Any breastfeeding, even for a few days, is better than none, but most authorities including the Department of Health now recommend that babies be exclusively breastfed for at least six months.
The Department also recommends that that breastfeeding is continued, with the addition of appropriate weaning foods, for as long as the mother and baby want.
Breastfed babies have a lower chance of SIDS
As long ago as 1965 it was shown that babies under 3 months who died of SIDS were less likely to be breastfed than infants who did not die. Since then, numerous studies have supported the protective effects of breastfeeding, with one overview report concluding that breastfeeding reduces the incidence of SIDS by approximately half.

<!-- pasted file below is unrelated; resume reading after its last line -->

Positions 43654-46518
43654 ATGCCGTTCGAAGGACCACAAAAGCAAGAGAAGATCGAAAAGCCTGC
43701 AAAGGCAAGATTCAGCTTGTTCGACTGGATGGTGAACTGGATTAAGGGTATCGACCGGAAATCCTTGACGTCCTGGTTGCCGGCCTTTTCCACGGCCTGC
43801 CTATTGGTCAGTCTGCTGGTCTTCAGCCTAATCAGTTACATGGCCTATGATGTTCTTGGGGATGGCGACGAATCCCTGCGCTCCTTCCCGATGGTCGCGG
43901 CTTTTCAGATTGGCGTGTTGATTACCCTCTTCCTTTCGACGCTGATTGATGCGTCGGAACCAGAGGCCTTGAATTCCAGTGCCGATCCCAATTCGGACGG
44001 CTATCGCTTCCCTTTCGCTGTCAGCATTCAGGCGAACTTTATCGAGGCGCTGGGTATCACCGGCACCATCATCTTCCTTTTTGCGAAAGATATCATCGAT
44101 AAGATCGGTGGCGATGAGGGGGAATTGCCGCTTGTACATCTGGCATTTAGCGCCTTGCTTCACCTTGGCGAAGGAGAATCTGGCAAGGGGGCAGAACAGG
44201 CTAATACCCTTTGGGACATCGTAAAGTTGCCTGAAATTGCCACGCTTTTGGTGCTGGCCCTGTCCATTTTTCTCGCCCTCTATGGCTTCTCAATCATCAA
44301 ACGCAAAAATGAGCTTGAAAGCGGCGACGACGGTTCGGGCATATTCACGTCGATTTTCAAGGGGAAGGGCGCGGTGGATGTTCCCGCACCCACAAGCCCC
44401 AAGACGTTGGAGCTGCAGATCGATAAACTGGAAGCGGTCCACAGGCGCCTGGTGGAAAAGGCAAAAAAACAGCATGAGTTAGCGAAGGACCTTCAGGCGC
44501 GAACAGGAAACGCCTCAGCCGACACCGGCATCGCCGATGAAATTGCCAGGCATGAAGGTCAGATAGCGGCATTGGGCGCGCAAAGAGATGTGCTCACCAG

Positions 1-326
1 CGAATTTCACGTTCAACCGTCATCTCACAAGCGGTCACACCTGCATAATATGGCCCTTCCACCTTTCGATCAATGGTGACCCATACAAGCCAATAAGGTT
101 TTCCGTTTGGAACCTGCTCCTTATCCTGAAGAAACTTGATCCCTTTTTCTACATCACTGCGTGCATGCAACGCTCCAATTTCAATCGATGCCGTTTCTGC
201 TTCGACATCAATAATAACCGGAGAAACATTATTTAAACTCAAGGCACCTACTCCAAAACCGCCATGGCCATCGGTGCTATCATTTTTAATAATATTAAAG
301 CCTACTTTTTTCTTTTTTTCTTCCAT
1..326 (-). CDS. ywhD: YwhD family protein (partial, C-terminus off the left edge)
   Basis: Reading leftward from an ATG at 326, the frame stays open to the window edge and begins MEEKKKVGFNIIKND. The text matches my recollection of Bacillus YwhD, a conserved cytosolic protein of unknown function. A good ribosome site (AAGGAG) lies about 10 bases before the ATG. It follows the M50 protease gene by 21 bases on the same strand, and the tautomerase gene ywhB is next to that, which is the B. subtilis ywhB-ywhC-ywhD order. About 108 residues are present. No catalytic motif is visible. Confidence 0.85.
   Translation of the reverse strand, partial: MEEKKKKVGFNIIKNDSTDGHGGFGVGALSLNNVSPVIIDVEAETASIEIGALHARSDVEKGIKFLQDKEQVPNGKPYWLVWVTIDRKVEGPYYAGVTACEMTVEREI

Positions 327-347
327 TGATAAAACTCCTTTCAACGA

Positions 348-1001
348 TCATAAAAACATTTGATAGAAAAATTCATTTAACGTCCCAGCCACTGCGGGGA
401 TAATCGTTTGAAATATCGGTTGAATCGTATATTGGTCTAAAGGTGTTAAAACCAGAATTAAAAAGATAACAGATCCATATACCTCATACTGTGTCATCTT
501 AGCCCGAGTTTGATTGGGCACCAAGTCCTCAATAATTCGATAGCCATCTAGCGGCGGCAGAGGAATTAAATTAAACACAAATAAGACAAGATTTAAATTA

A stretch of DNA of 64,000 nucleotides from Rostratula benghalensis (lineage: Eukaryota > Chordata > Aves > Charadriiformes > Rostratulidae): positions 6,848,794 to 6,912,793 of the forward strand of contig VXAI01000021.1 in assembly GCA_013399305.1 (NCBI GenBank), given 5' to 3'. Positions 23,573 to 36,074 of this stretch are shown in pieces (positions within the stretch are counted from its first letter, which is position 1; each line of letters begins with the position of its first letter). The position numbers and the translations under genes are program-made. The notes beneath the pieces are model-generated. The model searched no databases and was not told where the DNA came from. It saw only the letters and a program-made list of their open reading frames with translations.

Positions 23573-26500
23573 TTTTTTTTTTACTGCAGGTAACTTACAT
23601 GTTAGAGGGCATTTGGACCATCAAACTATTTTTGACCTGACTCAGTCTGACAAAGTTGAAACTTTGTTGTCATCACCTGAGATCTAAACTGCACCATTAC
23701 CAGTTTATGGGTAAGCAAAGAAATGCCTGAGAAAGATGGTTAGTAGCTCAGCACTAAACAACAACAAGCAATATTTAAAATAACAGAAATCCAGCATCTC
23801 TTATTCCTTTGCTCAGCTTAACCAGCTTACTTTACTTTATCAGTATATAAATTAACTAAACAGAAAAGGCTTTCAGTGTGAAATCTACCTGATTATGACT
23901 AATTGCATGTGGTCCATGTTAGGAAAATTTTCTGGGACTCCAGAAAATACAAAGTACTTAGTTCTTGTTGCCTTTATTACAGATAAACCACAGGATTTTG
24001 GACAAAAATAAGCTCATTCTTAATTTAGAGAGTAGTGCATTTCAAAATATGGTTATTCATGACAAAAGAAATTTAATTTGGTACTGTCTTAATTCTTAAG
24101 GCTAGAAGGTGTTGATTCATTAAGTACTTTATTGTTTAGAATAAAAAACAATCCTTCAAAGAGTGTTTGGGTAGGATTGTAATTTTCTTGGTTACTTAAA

Even a brief period of breastfeeding can be protective for your baby. It has been shown that both partial and exclusive breastfeeding have been associated with a lower SIDS rate, but that exclusive breastfeeding was associated with the lowest risk.
Does bottle feeding increase the risk of SIDS?
Thankfully SIDS is now very rare. The Lullaby Trust gives advice on what you can do to minimise the chance of SIDS occurring, and what you should not do.
Breastfeeding can reduce the chance of your baby dying of SIDS, but if you bottle feed your baby and follow all the other pieces of advice then the chance is extremely low.
Is it safe to breastfeed if I smoke?
Breastfeeding has many benefits and regardless of whether you are a smoker or not, it is the best way to feed your baby. We would still encourage smokers to breastfeed, but smoking has its own risks that you should be aware of. Read our advice on smoking and e-cigarettes for more information.